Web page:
Last night was the feather in my weekend's cap, largely due to The National Theater's production of Virginia Woolf's The Waves now showing at the Duke Theater on 42nd street.
Ben Brantley has given it a fantastic review over at the NYT, if you're interested in what a real critic has to say.
While Virginia Woolf is, undoubtedly, my favorite writer (both of fiction and nonfiction), her work is notably difficult to stage. Most adaptations consist of a talented English actress simply reading from the text, as if it were a monologue. Kate Williams, the director here, has blown that tradition out of the water.
I was skeptical about the idea of live video imaging to go along with her prose. However, as the play went on, what the actors (who function also as video and sound technicians on the stage) were capable of creating put to rest any doubts I had as to whether this sort of “media adaptation” would work for Woolf’s prose. Her language, illuminated by the silky English accents of these players, literally came to life on the stage. If you’ve read Woolf, you know about her concept of “moments of being”—small, seemingly simple events or sensations that, in a moment, are capable of revealing something important to us about our lives. The video helped to bring these moments to the forefront, by zooming in on the actor’s face, or hands—these detailed emotions, usually unreadable from several rows back, were projected at the intensity of film. Not to be outdone by cinema, however, the actions and activities of the actors still on the stage made it more than a simple exercise in filmmaking. All sounds were reinforced by separate players, using props (styrofoam plates, brushes, the pouring of water, the crunching of leaves underfoot) as if these minute sensory signals had been illuminated, magnified—as they often are when one thinks back on a moment so chillingly beautiful that it sticks in one’s mind forever.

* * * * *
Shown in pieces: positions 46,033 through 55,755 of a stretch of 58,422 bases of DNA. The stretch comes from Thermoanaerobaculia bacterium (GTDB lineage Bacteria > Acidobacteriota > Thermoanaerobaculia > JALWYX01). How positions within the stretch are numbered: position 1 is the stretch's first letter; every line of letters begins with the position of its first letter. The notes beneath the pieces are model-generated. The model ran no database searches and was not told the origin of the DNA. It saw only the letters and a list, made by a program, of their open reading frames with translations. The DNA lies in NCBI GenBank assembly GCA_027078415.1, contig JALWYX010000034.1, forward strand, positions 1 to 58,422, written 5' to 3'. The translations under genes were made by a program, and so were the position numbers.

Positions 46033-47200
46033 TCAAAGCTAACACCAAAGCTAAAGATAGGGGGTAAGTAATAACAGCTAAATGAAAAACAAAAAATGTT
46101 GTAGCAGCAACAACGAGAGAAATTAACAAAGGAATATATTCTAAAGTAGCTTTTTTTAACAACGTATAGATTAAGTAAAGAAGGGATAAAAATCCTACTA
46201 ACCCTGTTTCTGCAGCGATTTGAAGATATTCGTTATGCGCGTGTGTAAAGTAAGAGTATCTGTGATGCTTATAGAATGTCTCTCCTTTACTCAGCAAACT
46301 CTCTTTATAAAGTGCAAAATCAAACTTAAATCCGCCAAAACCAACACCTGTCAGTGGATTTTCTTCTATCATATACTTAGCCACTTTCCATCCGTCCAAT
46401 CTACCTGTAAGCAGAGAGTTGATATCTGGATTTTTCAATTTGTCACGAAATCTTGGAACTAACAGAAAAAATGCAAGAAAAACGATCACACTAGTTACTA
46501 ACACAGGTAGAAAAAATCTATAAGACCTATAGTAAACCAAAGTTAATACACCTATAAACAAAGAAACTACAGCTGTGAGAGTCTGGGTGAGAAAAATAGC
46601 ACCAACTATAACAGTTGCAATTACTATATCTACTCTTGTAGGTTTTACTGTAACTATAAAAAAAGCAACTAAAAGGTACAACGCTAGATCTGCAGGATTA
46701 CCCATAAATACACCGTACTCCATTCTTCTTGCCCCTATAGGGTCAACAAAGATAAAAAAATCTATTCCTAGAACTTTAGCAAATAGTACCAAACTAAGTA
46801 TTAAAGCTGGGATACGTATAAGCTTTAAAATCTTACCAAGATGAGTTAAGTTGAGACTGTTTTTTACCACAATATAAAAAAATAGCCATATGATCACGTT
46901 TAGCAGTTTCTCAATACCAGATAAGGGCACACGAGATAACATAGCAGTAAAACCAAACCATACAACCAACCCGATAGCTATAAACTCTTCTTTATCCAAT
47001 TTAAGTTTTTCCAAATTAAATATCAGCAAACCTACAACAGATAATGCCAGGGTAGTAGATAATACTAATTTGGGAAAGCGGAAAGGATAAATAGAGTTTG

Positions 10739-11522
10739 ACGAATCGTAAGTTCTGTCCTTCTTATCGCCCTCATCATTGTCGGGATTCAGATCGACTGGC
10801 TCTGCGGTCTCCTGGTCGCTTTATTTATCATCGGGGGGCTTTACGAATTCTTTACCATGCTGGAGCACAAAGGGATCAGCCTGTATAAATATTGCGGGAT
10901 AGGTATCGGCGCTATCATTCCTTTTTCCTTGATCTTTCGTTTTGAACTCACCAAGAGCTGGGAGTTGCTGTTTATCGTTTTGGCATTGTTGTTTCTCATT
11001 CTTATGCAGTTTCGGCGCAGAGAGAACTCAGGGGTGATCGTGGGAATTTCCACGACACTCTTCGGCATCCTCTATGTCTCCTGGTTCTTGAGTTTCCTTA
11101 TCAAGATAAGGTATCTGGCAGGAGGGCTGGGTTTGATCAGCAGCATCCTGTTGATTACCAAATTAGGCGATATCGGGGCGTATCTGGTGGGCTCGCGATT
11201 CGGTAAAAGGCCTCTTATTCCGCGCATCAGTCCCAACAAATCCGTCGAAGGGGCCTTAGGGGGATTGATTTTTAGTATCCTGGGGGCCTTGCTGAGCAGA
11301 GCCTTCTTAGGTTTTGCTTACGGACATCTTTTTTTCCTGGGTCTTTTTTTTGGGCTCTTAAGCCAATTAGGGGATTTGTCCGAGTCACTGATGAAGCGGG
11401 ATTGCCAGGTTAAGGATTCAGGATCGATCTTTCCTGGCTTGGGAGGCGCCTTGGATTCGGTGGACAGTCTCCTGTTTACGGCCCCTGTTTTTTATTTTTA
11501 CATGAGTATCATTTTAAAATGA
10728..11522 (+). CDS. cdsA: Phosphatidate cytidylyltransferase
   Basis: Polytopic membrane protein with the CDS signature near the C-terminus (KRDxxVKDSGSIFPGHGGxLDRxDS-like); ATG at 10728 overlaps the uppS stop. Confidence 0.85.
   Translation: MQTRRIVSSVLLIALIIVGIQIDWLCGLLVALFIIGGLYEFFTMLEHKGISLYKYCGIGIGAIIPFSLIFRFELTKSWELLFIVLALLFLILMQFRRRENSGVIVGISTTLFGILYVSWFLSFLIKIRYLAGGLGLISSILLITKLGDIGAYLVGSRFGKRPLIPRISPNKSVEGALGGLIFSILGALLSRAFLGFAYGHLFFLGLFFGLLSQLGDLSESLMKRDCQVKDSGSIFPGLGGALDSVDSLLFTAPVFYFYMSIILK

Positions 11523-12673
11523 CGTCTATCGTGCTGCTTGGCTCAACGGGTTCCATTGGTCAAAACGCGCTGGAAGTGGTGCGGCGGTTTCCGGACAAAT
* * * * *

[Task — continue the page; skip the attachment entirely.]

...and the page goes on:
The production is an absolute joy, both to the Woolf reader, and to those yet unfamiliar with her work. I’m excited and hopeful that Kate Williams’ future National Theater productions will make their way across the pond.
If you live in
If you don't live in